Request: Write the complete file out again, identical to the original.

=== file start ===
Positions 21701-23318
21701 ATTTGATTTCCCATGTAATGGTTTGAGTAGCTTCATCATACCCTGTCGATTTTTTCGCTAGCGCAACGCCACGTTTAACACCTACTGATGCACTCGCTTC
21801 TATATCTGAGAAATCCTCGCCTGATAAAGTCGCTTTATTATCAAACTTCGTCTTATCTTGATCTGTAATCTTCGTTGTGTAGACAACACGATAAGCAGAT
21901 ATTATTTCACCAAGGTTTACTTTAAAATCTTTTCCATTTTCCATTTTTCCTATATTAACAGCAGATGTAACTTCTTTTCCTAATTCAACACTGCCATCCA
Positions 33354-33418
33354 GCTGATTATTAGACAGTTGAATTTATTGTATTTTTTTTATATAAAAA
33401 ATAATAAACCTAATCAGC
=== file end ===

Positions 21701-23318
21701 ATTTGATTTCCCATGTAATGGTTTGAGTAGCTTCATCATACCCTGTCGATTTTTTCGCTAGCGCAACGCCACGTTTAACACCTACTGATGCACTCGCTTC
21801 TATATCTGAGAAATCCTCGCCTGATAAAGTCGCTTTATTATCAAACTTCGTCTTATCTTGATCTGTAATCTTCGTTGTGTAGACAACACGATAAGCAGAT
21901 ATTATTTCACCAAGGTTTACTTTAAAATCTTTTCCATTTTCCATTTTTCCTATATTAACAGCAGATGTAACTTCTTTTCCTAATTCAACACTGCCATCCA
Positions 33354-33418
33354 GCTGATTATTAGACAGTTGAATTTATTGTATTTTTTTTATATAAAAA
33401 ATAATAAACCTAATCAGC